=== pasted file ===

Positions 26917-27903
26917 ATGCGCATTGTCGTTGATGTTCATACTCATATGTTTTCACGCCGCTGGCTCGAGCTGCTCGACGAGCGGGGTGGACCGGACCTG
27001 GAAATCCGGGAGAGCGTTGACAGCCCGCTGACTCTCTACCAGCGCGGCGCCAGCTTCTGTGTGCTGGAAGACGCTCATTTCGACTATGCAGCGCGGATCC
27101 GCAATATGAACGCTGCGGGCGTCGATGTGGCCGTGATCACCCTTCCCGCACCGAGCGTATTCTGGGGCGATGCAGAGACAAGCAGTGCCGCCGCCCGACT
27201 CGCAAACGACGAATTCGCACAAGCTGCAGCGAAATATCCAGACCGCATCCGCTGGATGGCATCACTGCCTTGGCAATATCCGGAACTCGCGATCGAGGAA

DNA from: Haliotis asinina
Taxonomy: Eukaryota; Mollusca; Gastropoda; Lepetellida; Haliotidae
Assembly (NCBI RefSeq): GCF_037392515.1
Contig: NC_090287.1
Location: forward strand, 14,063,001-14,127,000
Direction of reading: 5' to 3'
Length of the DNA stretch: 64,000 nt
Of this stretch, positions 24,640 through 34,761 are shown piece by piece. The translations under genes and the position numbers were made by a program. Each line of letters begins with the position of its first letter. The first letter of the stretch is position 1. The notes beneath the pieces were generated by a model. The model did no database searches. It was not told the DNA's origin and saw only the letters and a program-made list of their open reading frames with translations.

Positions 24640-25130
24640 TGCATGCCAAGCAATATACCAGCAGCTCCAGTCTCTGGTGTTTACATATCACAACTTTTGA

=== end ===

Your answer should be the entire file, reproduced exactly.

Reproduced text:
Positions 26917-27903
26917 ATGCGCATTGTCGTTGATGTTCATACTCATATGTTTTCACGCCGCTGGCTCGAGCTGCTCGACGAGCGGGGTGGACCGGACCTG
27001 GAAATCCGGGAGAGCGTTGACAGCCCGCTGACTCTCTACCAGCGCGGCGCCAGCTTCTGTGTGCTGGAAGACGCTCATTTCGACTATGCAGCGCGGATCC
27101 GCAATATGAACGCTGCGGGCGTCGATGTGGCCGTGATCACCCTTCCCGCACCGAGCGTATTCTGGGGCGATGCAGAGACAAGCAGTGCCGCCGCCCGACT
27201 CGCAAACGACGAATTCGCACAAGCTGCAGCGAAATATCCAGACCGCATCCGCTGGATGGCATCACTGCCTTGGCAATATCCGGAACTCGCGATCGAGGAA

DNA from: Haliotis asinina
Taxonomy: Eukaryota; Mollusca; Gastropoda; Lepetellida; Haliotidae
Assembly (NCBI RefSeq): GCF_037392515.1
Contig: NC_090287.1
Location: forward strand, 14,063,001-14,127,000
Direction of reading: 5' to 3'
Length of the DNA stretch: 64,000 nt
Of this stretch, positions 24,640 through 34,761 are shown piece by piece. The translations under genes and the position numbers were made by a program. Each line of letters begins with the position of its first letter. The first letter of the stretch is position 1. The notes beneath the pieces were generated by a model. The model did no database searches. It was not told the DNA's origin and saw only the letters and a program-made list of their open reading frames with translations.

Positions 24640-25130
24640 TGCATGCCAAGCAATATACCAGCAGCTCCAGTCTCTGGTGTTTACATATCACAACTTTTGA